Socialist Worker

Guatemalan protesters take to streets over Cafta trade deal

Issue No. 1944

An anti-Cafta poster

An anti-Cafta poster


Police in Guatemala have shot dead two protesters and wounded others during a demonstration against a new trade agreement. The men were killed on Tuesday of last week, following six days of mass protest.

The police, backed by the army, used live ammunition as well as water cannons and tear gas to drive protesters off a road in Huehuetenango, a highland region 180 miles north of the capital, Guatemala City.

Thousands of indigenous farmers, students and trade unionists have protested against the planned trade deal, known as Cafta, which will draw several Central American states into a free trade area with the US.

Small farmers in the country fear that their markets will be swamped with cheap US agricultural products. Many people will be denied access to life-saving drugs as new patent laws, designed to protect powerful drugs multinationals, come into effect.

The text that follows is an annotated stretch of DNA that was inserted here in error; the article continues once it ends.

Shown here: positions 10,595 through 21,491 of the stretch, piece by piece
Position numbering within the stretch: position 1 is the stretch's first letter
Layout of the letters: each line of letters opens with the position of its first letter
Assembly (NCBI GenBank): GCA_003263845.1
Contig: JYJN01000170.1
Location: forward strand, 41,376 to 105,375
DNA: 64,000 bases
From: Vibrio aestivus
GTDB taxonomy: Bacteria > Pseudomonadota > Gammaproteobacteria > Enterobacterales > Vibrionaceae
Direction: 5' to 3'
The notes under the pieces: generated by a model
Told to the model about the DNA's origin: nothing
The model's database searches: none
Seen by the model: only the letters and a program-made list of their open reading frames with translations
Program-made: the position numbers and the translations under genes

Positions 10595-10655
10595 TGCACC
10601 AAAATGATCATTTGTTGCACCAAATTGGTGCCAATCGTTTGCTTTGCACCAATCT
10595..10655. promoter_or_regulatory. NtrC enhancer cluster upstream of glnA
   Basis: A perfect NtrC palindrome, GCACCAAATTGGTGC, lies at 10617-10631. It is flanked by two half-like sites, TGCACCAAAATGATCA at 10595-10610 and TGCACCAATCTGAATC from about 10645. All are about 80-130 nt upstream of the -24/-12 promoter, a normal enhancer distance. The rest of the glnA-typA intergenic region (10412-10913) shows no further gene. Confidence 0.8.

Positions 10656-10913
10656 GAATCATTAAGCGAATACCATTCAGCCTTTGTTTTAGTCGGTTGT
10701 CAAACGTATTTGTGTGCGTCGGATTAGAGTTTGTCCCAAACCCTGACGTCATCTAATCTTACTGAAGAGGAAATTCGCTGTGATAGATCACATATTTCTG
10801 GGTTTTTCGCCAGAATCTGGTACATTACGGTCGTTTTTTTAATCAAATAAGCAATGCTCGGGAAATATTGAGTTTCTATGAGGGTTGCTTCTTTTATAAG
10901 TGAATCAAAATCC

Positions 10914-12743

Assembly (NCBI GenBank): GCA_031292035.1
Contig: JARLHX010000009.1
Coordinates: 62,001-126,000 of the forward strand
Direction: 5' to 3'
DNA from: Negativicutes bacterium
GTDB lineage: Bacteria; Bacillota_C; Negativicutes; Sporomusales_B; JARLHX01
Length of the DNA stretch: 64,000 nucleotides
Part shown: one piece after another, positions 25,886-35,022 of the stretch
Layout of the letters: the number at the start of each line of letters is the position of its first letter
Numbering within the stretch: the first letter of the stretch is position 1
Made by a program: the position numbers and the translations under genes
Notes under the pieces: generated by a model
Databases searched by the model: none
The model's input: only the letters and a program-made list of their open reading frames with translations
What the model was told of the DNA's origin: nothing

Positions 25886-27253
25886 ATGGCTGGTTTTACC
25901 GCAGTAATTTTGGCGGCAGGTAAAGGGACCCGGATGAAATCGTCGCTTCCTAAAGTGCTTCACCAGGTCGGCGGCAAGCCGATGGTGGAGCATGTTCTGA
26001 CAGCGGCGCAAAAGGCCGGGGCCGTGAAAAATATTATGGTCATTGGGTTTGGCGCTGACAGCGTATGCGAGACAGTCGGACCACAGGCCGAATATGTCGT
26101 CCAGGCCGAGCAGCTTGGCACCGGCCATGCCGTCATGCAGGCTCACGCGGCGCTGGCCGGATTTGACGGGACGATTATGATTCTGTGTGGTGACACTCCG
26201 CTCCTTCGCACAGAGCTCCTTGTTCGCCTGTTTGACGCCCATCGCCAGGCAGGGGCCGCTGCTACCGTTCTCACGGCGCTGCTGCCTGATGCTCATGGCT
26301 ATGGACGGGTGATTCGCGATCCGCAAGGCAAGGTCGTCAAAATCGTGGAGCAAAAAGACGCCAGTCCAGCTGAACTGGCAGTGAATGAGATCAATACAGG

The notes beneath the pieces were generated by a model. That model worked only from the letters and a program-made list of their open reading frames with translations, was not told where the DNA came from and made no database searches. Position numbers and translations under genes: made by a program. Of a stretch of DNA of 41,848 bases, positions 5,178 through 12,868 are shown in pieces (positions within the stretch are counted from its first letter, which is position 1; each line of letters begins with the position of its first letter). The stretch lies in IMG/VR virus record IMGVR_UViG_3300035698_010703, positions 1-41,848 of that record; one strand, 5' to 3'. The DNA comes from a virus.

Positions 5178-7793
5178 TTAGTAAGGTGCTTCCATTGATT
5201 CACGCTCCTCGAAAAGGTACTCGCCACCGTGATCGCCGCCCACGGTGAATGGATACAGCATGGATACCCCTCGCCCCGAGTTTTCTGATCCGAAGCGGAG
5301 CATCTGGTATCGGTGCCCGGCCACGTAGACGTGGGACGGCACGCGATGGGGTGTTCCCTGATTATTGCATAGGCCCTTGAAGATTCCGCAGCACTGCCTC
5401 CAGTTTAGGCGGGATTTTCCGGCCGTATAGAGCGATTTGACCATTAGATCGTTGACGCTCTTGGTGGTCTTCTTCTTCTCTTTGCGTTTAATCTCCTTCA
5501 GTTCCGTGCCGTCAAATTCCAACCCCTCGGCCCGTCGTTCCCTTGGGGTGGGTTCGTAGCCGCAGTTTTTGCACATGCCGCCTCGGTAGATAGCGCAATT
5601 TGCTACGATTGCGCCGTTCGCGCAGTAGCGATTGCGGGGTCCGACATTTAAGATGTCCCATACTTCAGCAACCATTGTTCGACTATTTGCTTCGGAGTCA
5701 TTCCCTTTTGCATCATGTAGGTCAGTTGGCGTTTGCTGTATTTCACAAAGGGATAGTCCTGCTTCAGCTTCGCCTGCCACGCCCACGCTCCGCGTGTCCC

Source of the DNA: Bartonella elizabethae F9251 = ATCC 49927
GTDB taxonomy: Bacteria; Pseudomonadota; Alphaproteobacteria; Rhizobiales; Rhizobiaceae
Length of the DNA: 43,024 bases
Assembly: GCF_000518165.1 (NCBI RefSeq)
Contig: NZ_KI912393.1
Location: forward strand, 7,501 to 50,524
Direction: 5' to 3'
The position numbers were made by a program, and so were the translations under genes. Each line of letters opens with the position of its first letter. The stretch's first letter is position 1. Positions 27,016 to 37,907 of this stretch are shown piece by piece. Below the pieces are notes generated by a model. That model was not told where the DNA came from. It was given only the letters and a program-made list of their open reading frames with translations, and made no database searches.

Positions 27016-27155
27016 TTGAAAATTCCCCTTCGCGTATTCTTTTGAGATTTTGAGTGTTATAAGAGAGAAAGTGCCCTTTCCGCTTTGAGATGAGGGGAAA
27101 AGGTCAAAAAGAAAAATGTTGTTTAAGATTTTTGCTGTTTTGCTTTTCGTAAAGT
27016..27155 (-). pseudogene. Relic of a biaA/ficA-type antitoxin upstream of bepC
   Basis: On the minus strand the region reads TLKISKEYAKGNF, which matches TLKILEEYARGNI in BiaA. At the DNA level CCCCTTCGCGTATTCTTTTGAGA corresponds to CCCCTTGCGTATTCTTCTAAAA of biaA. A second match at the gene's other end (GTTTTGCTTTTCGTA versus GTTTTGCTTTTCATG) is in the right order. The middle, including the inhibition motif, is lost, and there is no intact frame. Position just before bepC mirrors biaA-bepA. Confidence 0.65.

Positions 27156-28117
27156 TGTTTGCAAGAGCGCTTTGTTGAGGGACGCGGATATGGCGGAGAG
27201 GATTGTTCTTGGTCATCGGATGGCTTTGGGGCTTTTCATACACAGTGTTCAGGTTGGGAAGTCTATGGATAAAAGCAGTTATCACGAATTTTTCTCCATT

Protesters are demanding a referendum on the Cafta deal and also calling for the resignation of the interior minister and the chief of police. Following the killings they vowed to carry on protesting against the trade deal.

Similar protests took place in neighbouring Honduras when the government signed up to the Cafta deal a month ahead of schedule.

Trinidad Sanchez, director of an organisation connected to Christian Aid, said, “We have raised our voice to denounce the danger that comes with this free trade agreement.

“This is going to increase unemployment. It is going to increase the crisis of food security in the country. It is going to make health and education less accessible for the people in Honduras. And this is not only for Honduras, but for the whole of Central America.”

Guatemala was the third country to sign up to the agreement, following Honduras and El Salvador. Protests are likely to spread to other countries in the region as Panama, Costa Rica and Nicaragua discuss signing up.


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International
Sat 26 Mar 2005, 00:00 GMT
Issue No. 1944
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